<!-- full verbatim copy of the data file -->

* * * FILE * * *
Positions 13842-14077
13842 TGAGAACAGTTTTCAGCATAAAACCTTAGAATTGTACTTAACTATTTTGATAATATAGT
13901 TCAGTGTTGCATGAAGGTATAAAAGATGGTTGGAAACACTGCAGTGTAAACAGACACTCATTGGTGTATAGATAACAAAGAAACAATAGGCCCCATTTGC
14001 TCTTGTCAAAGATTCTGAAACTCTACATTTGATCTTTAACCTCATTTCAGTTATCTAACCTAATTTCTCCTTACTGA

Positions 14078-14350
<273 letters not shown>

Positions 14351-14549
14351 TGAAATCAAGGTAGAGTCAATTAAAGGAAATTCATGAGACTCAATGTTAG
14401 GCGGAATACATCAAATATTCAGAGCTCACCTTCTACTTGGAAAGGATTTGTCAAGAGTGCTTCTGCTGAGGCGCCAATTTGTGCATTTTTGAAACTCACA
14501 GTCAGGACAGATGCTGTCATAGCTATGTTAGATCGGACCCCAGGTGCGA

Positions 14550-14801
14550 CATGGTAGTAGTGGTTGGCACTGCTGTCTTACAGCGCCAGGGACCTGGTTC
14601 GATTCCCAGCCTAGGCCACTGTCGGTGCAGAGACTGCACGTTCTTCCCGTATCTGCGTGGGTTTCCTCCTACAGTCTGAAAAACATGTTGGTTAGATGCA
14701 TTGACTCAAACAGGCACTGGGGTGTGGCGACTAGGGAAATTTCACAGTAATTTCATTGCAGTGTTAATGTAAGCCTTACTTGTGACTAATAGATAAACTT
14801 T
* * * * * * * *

Positions 13842-14077
13842 TGAGAACAGTTTTCAGCATAAAACCTTAGAATTGTACTTAACTATTTTGATAATATAGT
13901 TCAGTGTTGCATGAAGGTATAAAAGATGGTTGGAAACACTGCAGTGTAAACAGACACTCATTGGTGTATAGATAACAAAGAAACAATAGGCCCCATTTGC
14001 TCTTGTCAAAGATTCTGAAACTCTACATTTGATCTTTAACCTCATTTCAGTTATCTAACCTAATTTCTCCTTACTGA

Positions 14078-14350
<273 letters not shown>

Positions 14351-14549
14351 TGAAATCAAGGTAGAGTCAATTAAAGGAAATTCATGAGACTCAATGTTAG
14401 GCGGAATACATCAAATATTCAGAGCTCACCTTCTACTTGGAAAGGATTTGTCAAGAGTGCTTCTGCTGAGGCGCCAATTTGTGCATTTTTGAAACTCACA
14501 GTCAGGACAGATGCTGTCATAGCTATGTTAGATCGGACCCCAGGTGCGA

Positions 14550-14801
14550 CATGGTAGTAGTGGTTGGCACTGCTGTCTTACAGCGCCAGGGACCTGGTTC
14601 GATTCCCAGCCTAGGCCACTGTCGGTGCAGAGACTGCACGTTCTTCCCGTATCTGCGTGGGTTTCCTCCTACAGTCTGAAAAACATGTTGGTTAGATGCA
14701 TTGACTCAAACAGGCACTGGGGTGTGGCGACTAGGGAAATTTCACAGTAATTTCATTGCAGTGTTAATGTAAGCCTTACTTGTGACTAATAGATAAACTT
14801 T